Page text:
top of page
  • Writer's pictureJennifer

New Year, Minus the Jargon

This is the time of year when I get a number of people reaching out -- December and January are a hot time for career coaches and leadership consultants. That change in the calendar moves people; they are inspired to be something new, grow, develop, become something more, or finally make that change that has been tickling their brain for a while.

If this sounds like it might be you, I have one piece of very valuable free advice for you to help with the whole process of career growth or change:

Start to de-jargon your resume and your mental list of accomplishments.

(In case you are unfamiliar with the term jargon, here I mean it as the terminology that you use in your career or business that is specific to your career -- the pieces of language that make it hard for someone on the outside to understand what you are discussing. And yes, every single career has jargon specific to it.)

Why would de-jargoning be useful?

Okay, while jargon is a real word, I will admit that de-jargoning is not a real word. Nonetheless, hang with me.

You will at some point in this process of personal growth need to make a list of the skills you've liked using and have developed that could be useful in another field or as you move up or on. If these skills and abilities are still in the jargon of the position you find yourself in now or where you have been previously, it will be like trying to sell yourself to someone in a foreign language that they don't speak.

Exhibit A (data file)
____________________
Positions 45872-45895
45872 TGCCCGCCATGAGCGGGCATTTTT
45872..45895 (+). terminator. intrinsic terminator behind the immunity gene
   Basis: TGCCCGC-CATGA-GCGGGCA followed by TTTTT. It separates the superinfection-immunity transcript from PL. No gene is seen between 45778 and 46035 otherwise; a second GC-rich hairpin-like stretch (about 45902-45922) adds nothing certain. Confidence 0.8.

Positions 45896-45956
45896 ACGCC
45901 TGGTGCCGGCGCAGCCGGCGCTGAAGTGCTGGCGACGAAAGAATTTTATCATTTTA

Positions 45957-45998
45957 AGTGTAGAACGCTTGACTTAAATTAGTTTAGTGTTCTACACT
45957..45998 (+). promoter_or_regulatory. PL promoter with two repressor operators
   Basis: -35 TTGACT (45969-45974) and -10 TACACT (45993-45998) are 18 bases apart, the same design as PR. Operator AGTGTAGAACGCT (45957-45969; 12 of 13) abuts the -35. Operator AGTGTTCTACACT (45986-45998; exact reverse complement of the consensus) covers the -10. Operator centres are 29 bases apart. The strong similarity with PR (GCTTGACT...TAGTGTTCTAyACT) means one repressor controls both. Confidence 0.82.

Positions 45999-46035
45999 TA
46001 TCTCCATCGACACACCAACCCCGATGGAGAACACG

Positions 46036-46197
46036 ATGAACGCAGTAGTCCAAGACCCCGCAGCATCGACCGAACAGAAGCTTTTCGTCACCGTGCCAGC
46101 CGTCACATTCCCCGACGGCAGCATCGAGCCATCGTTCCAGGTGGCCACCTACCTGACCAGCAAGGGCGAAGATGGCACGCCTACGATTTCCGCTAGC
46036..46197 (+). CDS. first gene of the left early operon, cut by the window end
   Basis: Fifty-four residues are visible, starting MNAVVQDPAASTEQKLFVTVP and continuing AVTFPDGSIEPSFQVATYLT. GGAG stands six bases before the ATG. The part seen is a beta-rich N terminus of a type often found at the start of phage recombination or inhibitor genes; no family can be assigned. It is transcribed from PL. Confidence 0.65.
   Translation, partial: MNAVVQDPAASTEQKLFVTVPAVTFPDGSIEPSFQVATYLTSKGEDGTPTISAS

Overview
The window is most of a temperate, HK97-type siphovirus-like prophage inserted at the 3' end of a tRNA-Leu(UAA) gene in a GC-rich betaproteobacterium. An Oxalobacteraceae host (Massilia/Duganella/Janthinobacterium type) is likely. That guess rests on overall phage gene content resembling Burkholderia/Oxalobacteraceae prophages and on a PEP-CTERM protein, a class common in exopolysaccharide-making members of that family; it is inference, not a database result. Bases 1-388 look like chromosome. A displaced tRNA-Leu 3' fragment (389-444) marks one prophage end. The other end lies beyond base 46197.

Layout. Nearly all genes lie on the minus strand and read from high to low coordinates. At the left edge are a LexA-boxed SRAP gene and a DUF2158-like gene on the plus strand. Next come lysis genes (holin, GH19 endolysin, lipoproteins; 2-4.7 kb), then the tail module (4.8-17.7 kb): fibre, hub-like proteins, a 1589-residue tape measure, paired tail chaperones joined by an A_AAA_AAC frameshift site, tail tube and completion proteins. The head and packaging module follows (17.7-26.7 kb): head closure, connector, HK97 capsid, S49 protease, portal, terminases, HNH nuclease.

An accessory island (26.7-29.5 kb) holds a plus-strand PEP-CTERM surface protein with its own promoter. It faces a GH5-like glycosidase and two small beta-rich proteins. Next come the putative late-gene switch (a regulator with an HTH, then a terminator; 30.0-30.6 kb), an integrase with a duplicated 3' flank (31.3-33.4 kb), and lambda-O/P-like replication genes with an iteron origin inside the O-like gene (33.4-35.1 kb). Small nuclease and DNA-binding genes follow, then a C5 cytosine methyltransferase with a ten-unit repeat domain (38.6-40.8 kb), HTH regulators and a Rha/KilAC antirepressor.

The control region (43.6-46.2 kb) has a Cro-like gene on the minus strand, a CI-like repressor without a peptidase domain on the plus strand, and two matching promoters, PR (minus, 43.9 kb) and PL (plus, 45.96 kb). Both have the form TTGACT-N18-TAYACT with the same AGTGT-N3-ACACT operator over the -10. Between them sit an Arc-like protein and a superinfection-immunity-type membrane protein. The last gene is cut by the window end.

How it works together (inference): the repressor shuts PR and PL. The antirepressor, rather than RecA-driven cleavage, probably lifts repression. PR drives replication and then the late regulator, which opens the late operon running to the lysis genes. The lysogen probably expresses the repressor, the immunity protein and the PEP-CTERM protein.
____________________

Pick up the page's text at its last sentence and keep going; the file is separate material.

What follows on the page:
Also, removing all the jargon helps you see the real value in your skills and abilities. I promise that you are more than the very specific process you may have gotten very good at -- take the industry specifics out, and you may show an attention to detail and ability to manage complex processes that is useful across all kinds of fields.

How do you de-jargon?

"Great, Jen, but how do I do that?" you might be asking now, shaking your fist at me through the screen of your computer. If this sounds like an impossible task, first start by filling out your resume to its most current self (a good practice to do this time of year every year, just to make sure you keep it up to date any which way), and then really look at it. Look for the terms that are specific to your field. Look for acronyms that have crept in -- most people outside your field aren't going to know your field's specific acronyms. Pull out those acronyms. Pull out the terms that other people won't understand and replace them with a broader descriptive. If you have trouble doing this, grab a friend outside of the field! Describe what you do to them, and have them raise their hand every time you use a word they think might be jargon or have them use a highlighter on your resume or your list of skills to highlight the words they think they wouldn't necessarily get the context of if they weren't your friend.

Once you've started to de-jargon, you will be able to see your skills and abilities in a new light, and, more excitingly, you will be able to really explain much more clearly and succinctly to hiring managers, HR folks, people you meet at networking events, etc., the skills that you can bring to new opportunities and why you should be considered to move up. Let's go into 2020 with a clearer vision of who we are and what we've accomplished with less jargon! (is saying "2020" and "clear vision" cheesy? Eh, let's go with it anyway.)

Happy New Year!

Recent Posts

See All


bottom of page